From a voting booth in small town California to a victory celebration in Times Square, the film celebrates American democracy in action. The U.S. Office of War Information produced the film in 1945, drawing on a dramatization of the voting process and archival footage of the 1944 presidential race to tell the story of the wartime election.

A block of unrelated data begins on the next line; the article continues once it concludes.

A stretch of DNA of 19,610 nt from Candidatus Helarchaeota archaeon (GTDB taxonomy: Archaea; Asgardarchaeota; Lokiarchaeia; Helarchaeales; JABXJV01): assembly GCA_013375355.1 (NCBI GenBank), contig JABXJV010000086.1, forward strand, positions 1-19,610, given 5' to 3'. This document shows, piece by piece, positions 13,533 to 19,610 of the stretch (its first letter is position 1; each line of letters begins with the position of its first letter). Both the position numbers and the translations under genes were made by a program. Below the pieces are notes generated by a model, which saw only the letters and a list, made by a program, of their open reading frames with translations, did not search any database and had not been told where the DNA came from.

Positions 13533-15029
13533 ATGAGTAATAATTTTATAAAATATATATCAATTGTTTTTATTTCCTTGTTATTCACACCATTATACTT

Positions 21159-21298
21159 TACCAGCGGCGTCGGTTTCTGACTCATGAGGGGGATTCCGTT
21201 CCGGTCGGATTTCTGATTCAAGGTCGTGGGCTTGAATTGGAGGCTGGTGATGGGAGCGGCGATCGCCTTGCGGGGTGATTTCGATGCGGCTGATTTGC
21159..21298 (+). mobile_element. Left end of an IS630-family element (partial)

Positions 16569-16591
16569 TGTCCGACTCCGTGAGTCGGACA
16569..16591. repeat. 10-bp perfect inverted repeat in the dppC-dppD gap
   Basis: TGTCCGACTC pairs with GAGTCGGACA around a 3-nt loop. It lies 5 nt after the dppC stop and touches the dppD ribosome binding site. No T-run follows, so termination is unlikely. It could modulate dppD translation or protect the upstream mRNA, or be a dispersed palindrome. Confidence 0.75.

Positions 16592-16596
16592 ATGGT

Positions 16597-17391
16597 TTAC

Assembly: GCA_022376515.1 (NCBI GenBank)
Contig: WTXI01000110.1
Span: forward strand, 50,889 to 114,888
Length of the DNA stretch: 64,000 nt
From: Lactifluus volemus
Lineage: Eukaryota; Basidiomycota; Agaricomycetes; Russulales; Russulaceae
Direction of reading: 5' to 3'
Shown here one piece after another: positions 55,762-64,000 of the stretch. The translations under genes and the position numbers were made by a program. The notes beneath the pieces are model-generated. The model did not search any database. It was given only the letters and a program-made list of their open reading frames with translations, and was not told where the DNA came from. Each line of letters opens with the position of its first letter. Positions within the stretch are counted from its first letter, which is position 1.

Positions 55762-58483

It begins in Riverton, California, a town that is ”not very large, not very rich, not very old.” In a sketch worthy of Norman Rockwell, the first to vote is the milkman. ”I always like to vote early — it gives the Republicans a temporary lead,” he announces cheerily. He’ll be on the losing side of history on this one, of course; Roosevelt will crush Dewey 432-99 in electoral votes. The real winners, though, were the kids whose school closed for the day to become a polling station — an official holiday at the time in California, apparently.